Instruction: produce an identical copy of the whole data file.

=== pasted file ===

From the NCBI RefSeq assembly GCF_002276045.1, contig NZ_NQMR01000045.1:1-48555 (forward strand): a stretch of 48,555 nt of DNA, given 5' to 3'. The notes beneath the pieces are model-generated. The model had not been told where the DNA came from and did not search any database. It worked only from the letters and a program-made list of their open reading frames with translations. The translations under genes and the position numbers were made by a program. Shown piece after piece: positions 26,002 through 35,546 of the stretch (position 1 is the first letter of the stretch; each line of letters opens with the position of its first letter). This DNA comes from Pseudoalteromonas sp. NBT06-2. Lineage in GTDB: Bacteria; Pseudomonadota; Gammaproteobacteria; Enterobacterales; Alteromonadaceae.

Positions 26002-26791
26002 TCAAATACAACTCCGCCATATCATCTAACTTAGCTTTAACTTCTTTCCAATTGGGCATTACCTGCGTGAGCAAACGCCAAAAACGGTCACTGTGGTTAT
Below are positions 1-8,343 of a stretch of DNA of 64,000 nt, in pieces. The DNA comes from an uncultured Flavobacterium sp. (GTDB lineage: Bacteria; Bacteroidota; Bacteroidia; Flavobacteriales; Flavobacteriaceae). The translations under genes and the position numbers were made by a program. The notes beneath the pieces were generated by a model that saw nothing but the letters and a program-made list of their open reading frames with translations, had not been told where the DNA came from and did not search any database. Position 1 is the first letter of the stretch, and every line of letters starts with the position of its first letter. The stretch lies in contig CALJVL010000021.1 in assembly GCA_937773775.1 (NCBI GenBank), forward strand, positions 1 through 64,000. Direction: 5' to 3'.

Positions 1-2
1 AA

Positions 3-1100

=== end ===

From the NCBI RefSeq assembly GCF_002276045.1, contig NZ_NQMR01000045.1:1-48555 (forward strand): a stretch of 48,555 nt of DNA, given 5' to 3'. The notes beneath the pieces are model-generated. The model had not been told where the DNA came from and did not search any database. It worked only from the letters and a program-made list of their open reading frames with translations. The translations under genes and the position numbers were made by a program. Shown piece after piece: positions 26,002 through 35,546 of the stretch (position 1 is the first letter of the stretch; each line of letters opens with the position of its first letter). This DNA comes from Pseudoalteromonas sp. NBT06-2. Lineage in GTDB: Bacteria; Pseudomonadota; Gammaproteobacteria; Enterobacterales; Alteromonadaceae.

Positions 26002-26791
26002 TCAAATACAACTCCGCCATATCATCTAACTTAGCTTTAACTTCTTTCCAATTGGGCATTACCTGCGTGAGCAAACGCCAAAAACGGTCACTGTGGTTAT
Below are positions 1-8,343 of a stretch of DNA of 64,000 nt, in pieces. The DNA comes from an uncultured Flavobacterium sp. (GTDB lineage: Bacteria; Bacteroidota; Bacteroidia; Flavobacteriales; Flavobacteriaceae). The translations under genes and the position numbers were made by a program. The notes beneath the pieces were generated by a model that saw nothing but the letters and a program-made list of their open reading frames with translations, had not been told where the DNA came from and did not search any database. Position 1 is the first letter of the stretch, and every line of letters starts with the position of its first letter. The stretch lies in contig CALJVL010000021.1 in assembly GCA_937773775.1 (NCBI GenBank), forward strand, positions 1 through 64,000. Direction: 5' to 3'.

Positions 1-2
1 AA

Positions 3-1100